September 19, 2003
Unique Power Plant Partnership In Development Stages
(Lodi, CA)-- “This power plant project creates a win-win-win situation,” said Alan Vallow, Director for the City of Lodi Electric Utility. “The citizens of Lodi and the Electric Utility Department win, because another reliable energy source is developed; the dairy farmers win, because a substantial amount of waste product is removed from their farms every day; and our friends at Woodbridge Irrigation District win because certain water quality issues are addressed.”
According to Vallow, the City of Lodi Electric Utility, in concert with the Woodbridge Irrigation District, are in the exploratory stages of developing an electric generation plant to be sited on the grounds of the White Slough Wastewater Treatment Facility (located along Interstate 5 near Highway 12). The advanced technique is widely employed in Denmark.
In the most basic of terms, the plant would burn or digest cow manure. The product that results from digesting or burning the manure is methane gas, which in-turn fuels and spins a large turbine. The spinning turbine is what generates the electricity. If the plant is given the green light to proceed, it could be operational within twelve months, producing between 5 megawatts and 10 megawatts of electricity daily (one megawatt of electricity is enough to power 1,000 Lodi homes for a day). The City of Lodi Electric Utility is seeking state and federal grant dollars to help fund the construction of the proposed plant.
To further assist in this unique endeavor, the two entities have involved representatives of our locally-elected state and federal legislators offices, as well as County Supervisor Jack Sieglock’s office.
Due to ever-evolving state and federal regulations, the disposal of dairy farm waste has become a difficult chore for many dairy farmers. By hauling this waste to a power plant, and using it to create electricity, an environmental concern is then mitigated.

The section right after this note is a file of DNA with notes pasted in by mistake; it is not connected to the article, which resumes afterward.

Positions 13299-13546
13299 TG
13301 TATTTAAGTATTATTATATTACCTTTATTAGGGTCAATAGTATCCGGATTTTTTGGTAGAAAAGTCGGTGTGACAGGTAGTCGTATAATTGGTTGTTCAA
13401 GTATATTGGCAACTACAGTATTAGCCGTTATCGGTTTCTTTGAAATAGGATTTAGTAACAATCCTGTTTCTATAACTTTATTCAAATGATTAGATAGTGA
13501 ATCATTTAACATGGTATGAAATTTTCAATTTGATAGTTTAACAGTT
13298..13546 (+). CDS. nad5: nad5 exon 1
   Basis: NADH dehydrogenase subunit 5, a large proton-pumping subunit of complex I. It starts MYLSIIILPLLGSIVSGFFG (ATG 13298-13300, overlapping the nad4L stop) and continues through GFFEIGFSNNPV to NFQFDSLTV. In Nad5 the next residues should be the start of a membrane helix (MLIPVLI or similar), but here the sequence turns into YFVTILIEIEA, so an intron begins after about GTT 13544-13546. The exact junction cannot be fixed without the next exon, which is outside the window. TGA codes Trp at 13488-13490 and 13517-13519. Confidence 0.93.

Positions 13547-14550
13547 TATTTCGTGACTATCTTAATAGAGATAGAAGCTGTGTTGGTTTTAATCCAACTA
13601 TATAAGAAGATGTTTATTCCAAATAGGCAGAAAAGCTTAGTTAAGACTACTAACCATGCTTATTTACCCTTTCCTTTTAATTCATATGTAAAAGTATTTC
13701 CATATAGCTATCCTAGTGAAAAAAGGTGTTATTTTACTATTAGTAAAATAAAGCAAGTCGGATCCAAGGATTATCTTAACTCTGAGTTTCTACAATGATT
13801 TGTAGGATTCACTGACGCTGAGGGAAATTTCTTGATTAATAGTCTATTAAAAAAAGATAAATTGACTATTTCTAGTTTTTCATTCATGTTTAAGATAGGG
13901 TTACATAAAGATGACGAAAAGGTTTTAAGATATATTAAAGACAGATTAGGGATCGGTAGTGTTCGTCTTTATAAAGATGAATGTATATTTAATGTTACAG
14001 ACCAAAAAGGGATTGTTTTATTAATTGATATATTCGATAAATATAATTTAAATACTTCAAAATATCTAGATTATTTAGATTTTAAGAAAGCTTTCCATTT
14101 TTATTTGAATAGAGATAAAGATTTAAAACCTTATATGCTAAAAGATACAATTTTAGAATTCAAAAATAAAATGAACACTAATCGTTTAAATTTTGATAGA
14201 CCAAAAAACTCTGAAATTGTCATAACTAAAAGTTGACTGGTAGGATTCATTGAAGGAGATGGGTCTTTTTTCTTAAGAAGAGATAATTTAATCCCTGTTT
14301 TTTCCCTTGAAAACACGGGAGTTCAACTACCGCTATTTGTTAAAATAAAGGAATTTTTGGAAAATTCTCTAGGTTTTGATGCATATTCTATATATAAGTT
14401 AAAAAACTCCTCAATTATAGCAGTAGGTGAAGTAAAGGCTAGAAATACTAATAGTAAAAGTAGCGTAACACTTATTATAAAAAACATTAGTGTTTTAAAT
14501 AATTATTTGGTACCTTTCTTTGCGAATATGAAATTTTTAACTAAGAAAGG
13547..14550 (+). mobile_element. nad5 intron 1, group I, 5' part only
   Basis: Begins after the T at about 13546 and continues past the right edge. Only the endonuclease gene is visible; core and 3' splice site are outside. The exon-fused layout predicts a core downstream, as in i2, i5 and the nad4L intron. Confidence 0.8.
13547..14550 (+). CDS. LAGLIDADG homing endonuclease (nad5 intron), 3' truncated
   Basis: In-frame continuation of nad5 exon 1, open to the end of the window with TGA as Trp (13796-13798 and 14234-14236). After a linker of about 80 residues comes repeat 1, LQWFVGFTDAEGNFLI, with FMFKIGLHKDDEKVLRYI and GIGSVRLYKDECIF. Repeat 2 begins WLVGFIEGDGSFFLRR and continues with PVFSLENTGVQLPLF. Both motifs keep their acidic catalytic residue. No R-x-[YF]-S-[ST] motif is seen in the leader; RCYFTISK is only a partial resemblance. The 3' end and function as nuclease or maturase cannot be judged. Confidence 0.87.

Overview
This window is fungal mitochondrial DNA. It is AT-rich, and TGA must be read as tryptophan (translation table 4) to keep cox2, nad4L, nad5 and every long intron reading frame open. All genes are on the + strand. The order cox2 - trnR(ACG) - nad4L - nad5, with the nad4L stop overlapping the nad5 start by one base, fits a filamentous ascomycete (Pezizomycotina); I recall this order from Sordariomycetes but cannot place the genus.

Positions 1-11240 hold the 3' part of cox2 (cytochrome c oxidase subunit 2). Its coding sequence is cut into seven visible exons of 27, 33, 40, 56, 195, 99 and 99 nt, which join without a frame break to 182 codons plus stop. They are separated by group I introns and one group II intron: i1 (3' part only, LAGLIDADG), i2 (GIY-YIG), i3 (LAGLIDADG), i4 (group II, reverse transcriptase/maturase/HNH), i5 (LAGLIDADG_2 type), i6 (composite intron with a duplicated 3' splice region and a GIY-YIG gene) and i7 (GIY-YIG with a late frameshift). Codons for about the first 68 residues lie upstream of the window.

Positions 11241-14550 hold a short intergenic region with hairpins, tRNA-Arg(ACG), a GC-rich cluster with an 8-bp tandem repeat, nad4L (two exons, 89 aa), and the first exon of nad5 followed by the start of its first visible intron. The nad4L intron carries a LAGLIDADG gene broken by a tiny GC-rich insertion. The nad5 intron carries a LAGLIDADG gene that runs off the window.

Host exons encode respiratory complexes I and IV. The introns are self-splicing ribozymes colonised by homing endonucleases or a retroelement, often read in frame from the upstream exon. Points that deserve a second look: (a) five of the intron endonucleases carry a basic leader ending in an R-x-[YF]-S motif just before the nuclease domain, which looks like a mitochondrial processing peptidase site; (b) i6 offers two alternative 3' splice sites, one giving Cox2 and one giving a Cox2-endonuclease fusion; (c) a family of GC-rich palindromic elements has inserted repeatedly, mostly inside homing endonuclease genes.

“The fuel source - cow manure - is provided by the numerous dairy farms located throughout the northern end of the San Joaquin Valley, and is in plentiful supply,” Vallow commented. “This power plant will utilize a waste product that has become increasingly challenging to dispose of around the nation. The unique concept of a centralized plant will allow all interested dairies in the area to participate, regardless of size.”
Vallow also cited other benefits derived from the development of this power plant, including another reliable power source to serve Lodi’s energy needs. In addition, he said the project “further highlights the city’s ongoing commitment and embrace of our agricultural roots. The best way to maintain a greenbelt around this area is by helping to insure that agricultural uses continue to be profitable.”
According to Andy Christensen, Director of the Woodbridge Irrigation District, the power plant project will address a very significant issue for his members: water quality. “Environmental regulations have become more and more onerous, and costly, over the years,” Christensen said. “By removing a lion’s share of the waste created at dairy farms, we’ll go a long way in enhancing water quality. The dairy farmer wins, as do scores of other farmers who must adhere to stringent water quality regulations.”
In closing, Vallow said the next step involves site visits to the various dairy farms in the area, gathering specific information important to the success of the project. Many of the local dairy farmers have participated in the initial power plant discussions, and will continue to do so as the project takes shape in the ensuing months.